Putin ‘accepts’ Kim’s invitation to North Korea, US reacts
Kim Jong Un has extended an invitation to Russian president Vladimir Putin to visit North Korea during a rare summit.
The invitation has evoked U.S. concerns that a revived Moscow-Pyongyang axis could bolster Russia’s military in Ukraine and provide Kim sensitive missile technology.
A North Korean state news agency, KCNA, reported that Putin has accepted the invitation, but this could not be immediately confirmed from Kremlin.
While referring to each other as “comrades”, Putin and Kim toasted to their friendship on Wednesday with Russian wine after the 70-year-old Russian president showed Kim, 39, around Russia’s most modern space launch facility and they held talks alongside their defence ministers.
“At the end of the reception, Kim Jong Un courteously invited Putin to visit the DPRK at a convenient time,” KCNA said, referring to the Democratic People’s Republic of Korea, North Korea’s formal name.
KCNA further said “Putin accepted the invitation with pleasure and reaffirmed his will to invariably carry forward the history and tradition of the Russia-DPRK friendship,” KCNA said.
The United States and its allies are wary of the burgeoning friendship between Kim and Putin, accusing North Korea of providing arms to Russia.
Russia and North Korea refuted the claims, though they exchanged pledges to strengthen defence cooperation, and during a visit to North Korea in July, Defence Minister Sergei Shoigu was shown banned ballistic missiles by Kim.
Kim is due on Thursday to visit military and civilian aviation factories in the Russian city of Komsomolsk-on-Amur and to inspect Russia’s Pacific fleet in Vladivostok, Putin said.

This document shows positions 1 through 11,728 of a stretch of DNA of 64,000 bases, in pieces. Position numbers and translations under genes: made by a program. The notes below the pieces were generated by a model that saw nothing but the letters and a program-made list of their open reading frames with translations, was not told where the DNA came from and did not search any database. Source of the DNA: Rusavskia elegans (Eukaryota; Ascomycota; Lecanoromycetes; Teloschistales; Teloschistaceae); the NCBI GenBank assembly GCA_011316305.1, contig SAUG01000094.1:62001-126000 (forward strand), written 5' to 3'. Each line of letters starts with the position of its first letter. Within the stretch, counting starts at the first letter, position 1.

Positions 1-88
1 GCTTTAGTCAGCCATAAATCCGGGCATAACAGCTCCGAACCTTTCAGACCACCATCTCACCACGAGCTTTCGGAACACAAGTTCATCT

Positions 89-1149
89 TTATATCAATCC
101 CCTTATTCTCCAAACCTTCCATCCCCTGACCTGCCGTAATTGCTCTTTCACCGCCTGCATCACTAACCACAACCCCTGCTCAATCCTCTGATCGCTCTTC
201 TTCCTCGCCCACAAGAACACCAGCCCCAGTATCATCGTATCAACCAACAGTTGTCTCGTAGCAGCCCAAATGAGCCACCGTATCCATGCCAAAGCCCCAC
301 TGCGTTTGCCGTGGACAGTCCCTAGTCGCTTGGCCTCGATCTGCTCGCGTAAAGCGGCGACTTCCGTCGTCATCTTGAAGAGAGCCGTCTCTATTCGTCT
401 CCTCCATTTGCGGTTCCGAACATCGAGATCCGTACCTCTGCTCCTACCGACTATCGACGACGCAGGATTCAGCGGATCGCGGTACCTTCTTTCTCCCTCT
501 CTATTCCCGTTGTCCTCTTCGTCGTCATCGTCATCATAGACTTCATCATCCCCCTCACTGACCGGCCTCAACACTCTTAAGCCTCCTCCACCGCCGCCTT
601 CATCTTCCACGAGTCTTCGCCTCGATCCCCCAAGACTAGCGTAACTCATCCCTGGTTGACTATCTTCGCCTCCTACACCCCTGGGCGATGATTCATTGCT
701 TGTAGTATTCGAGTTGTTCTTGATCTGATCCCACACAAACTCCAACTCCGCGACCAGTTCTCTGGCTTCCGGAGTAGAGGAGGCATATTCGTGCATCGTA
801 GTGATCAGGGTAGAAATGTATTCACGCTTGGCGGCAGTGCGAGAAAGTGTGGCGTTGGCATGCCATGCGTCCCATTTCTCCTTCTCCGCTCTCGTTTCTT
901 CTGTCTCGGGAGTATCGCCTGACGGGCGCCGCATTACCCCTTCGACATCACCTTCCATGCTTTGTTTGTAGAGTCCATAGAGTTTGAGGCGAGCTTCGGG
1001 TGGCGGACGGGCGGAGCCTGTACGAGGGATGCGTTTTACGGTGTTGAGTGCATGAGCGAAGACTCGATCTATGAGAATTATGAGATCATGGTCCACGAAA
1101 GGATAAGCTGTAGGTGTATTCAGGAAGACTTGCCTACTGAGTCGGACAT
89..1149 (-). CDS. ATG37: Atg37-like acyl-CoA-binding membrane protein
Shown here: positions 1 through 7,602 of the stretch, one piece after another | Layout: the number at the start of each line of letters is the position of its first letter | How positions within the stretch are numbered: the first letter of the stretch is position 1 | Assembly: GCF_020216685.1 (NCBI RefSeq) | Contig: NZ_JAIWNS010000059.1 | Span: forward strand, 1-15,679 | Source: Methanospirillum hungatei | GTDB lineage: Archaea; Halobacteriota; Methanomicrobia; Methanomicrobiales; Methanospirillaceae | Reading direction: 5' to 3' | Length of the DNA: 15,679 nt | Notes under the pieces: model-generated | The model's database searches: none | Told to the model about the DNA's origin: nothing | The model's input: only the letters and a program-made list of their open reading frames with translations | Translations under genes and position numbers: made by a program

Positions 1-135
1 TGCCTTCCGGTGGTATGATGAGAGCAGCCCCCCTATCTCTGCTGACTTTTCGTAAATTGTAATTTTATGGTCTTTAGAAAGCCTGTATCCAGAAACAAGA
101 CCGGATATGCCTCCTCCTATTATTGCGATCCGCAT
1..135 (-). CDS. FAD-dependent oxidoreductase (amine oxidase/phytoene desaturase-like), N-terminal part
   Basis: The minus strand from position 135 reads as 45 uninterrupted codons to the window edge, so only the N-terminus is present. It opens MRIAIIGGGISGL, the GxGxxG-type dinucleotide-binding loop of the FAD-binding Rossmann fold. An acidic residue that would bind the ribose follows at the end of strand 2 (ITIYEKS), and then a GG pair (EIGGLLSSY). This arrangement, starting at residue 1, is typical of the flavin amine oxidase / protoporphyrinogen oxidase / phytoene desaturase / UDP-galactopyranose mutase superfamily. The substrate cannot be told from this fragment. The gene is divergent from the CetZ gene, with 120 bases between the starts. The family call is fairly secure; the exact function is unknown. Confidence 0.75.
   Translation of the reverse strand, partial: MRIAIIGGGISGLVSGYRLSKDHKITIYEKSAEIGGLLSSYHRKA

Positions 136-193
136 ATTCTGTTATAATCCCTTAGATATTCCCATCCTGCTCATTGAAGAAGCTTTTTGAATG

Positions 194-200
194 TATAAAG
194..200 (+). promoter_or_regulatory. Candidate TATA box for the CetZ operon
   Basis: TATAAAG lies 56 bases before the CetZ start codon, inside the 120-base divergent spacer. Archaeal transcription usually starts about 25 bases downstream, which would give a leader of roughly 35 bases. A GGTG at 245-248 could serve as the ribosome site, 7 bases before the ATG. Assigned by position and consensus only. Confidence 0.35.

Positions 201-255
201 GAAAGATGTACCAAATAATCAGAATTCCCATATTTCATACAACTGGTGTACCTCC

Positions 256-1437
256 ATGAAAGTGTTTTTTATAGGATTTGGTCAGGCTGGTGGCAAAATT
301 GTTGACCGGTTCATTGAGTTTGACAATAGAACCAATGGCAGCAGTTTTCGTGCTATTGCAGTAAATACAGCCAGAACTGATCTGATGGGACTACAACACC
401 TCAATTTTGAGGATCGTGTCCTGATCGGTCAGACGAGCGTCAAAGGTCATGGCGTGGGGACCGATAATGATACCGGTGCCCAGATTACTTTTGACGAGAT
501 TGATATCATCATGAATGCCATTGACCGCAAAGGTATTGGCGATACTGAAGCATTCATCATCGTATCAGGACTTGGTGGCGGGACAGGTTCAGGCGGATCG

North Korea was founded in September 1948, and Soviet Union backed its formation, while Moscow had supported it for decades during the Cold War, but the support waned after the 1991 collapse of the Soviet Union.
That may be why Kim on Wednesday toasted to Putin’s health, to the victory of “great Russia” and to Korean-Russian friendship.
He predicted victory for Moscow in its “sacred fight” with the West.
Asked whether Russia could simply remove sanctions on North Korea, Kremlin spokesman Dmitry Peskov said Russia remained a responsible member of the UN Security Council.
But Peskov added that Moscow would develop its relations with North Korea in accordance with its own interests. Russian state television said the West’s rebukes over the summit were typical “hypocrisy” and pointed to U.S. military supplies to its allies in Asia.
The U.S. State Department said the Biden administration “won’t hesitate” to impose additional sanctions on Russia and North Korea if they conclude any new arms deals.
South Korea’s unification minister, Kim Young-ho, who is in charge of relations with the North, expressed “deep concerns” over military cooperation and possible arms transactions between Pyongyang and Moscow, saying the two countries were apparently continuing to pursue “some kind of” a military deal.
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